WASHINGTON — What a world we Americans have created for ourselves.
We have gone from speaking freely to biting our tongues at nearly every instance out of fear of offending someone and bringing the wrath of the word police down around our heads.
A veteran Pittsburgh television anchor was fired the other week after she analyzed the violence of the inner city on her Facebook page. Her firing is exactly the type of thing the late Daniel Patrick Moynihan warned us about 40 years ago.
Similarly, a director of a major tennis tournament lost his job after making intemperate remarks about women’s role in the game.
We are constantly looking over our shoulders to make sure we aren’t doing something that might embarrass us or make us the object of widespread derision through narrow interpretation and distortion.
Our legislatures, both federal and state, adopt socially restrictive laws that regulate our behavior to fit their ideas about what is or isn’t moral, ignoring the fact that the Constitution does not regulate morality. Based on their religious tenants, lawmakers would deny us many of the inalienable rights promised us by our founders. If they prevail, women’s bodies are not their own, sexual activity will be as they prescribe it and our very thoughts ultimately will be inhibited.
North Carolina recently adopted a law that requires, among other things, that transgender people use only the bathrooms that correspond with their birth gender. A man who has become a woman would be forced to use the men’s restroom and vice versa. Will there be law enforcement personnel assigned to every public relief facility in the state? How utterly silly is that? No need to answer.
The impact of all this, of course, has helped turn the current presidential nominating process into an exercise of ideological dueling never before seen in our history. Some of the most excessive promises and distasteful allegations ever made come tidal-waving across our media landscape daily. Until recently at least, Donald Trump seemed immune to political correctness.
Women who have abortions should be put in jail? Illegal aliens — millions upon millions of them — should be rounded up and deported, but not before they have been made to help build a wall that would keep them and their brethren out forever. Religious freedom doesn’t include Muslims, who also should be banned.
At the left extreme, Bernie Sanders would dole out free health care and free college education and free everything, except perhaps the truth, as hurtful as it may be. Huey Long proclaimed, “Every man a king,” but was killed before he could bring that vision about for his Louisiana constituents. Sanders would diminish Wall Street to a limited role and redistribute the wealth and, one supposes, establish a new social order. Phooey.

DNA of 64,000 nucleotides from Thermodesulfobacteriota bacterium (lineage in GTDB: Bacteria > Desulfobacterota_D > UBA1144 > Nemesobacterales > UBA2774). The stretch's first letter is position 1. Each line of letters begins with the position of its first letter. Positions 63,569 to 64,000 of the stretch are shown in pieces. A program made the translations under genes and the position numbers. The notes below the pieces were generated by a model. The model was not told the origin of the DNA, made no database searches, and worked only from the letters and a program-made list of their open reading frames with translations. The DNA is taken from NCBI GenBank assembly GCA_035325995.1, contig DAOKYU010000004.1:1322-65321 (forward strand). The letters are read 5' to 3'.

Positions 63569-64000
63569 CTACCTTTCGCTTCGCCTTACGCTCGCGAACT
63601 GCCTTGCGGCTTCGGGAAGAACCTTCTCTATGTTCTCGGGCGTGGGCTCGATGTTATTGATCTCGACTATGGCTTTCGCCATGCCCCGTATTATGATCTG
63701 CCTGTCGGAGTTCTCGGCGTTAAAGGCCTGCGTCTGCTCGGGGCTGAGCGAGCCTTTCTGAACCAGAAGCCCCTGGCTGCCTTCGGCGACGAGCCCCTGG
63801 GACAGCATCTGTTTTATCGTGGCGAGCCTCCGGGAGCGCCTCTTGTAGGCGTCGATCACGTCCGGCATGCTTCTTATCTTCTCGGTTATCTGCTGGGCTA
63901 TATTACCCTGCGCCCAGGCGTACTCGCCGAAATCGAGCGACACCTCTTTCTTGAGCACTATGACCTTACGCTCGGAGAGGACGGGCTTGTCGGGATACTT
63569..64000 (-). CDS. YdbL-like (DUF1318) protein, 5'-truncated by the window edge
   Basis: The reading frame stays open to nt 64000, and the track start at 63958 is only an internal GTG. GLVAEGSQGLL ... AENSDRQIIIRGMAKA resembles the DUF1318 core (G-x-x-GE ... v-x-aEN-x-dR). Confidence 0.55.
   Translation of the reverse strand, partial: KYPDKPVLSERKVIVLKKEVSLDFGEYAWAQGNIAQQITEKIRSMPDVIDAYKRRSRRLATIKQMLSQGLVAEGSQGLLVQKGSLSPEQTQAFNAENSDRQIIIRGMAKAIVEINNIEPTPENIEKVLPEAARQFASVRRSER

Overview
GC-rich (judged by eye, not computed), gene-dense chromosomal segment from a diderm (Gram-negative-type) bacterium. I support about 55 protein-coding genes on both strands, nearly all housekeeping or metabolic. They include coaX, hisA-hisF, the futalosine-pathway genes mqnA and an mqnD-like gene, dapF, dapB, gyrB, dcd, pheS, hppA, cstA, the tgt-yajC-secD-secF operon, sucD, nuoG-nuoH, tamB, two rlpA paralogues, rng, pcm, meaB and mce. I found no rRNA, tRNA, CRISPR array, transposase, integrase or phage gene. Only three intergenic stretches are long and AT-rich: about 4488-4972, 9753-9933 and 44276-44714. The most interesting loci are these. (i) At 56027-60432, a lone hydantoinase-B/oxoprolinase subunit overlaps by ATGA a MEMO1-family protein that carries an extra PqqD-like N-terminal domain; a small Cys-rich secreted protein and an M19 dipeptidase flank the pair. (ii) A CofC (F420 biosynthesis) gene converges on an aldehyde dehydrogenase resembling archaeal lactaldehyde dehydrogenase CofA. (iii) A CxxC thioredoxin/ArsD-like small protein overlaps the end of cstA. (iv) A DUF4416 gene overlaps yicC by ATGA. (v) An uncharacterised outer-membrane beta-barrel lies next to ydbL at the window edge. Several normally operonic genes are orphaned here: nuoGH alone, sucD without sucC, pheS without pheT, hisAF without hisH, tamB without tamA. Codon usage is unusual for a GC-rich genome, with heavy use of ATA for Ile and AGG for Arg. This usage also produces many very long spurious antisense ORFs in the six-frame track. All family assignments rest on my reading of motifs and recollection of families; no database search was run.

There is some hope that the nation’s major employers — profits and image in mind — could rescue us from some of these inane and obnoxious and, for my money clearly unconstitutional, state legislative actions.
The governor of Georgia, after intervention from the likes of such power houses as Coca-Cola and Bank of America, decided he should veto a so-called religious liberty bill that was widely seen as anti-gay. As a result, he faced anger from the state’s evangelical conservatives. The same sort of pressure was placed on Indiana’s governor when that legislature adopted a similar law and he signed it. The outcry and economic threats ultimately caused a reversal of the legislation.
While the nation’s culture in the main appears to be moving toward more social tolerance, there is an ideological break with this in Congress and in a number of legislatures controlled by Republicans in the South and West, particularly where they are in the majority.
Democrats who held out little or no hope of gaining the 30 seats necessary to recapture the U.S. House now believe that the angry campaigns of Trump and Sen. Ted Cruz of Texas for the Republican nomination may give them a chance. They believe that many moderate Republicans are so disgusted they may stay home from the polls in November.
Stay tuned but don’t be afraid to express. It’s good for the soul.
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Dan Thomasson is an op-ed columnist for Tribune News Service and a former vice president of Scripps Howard Newspapers. Readers may send him email at: [email protected] .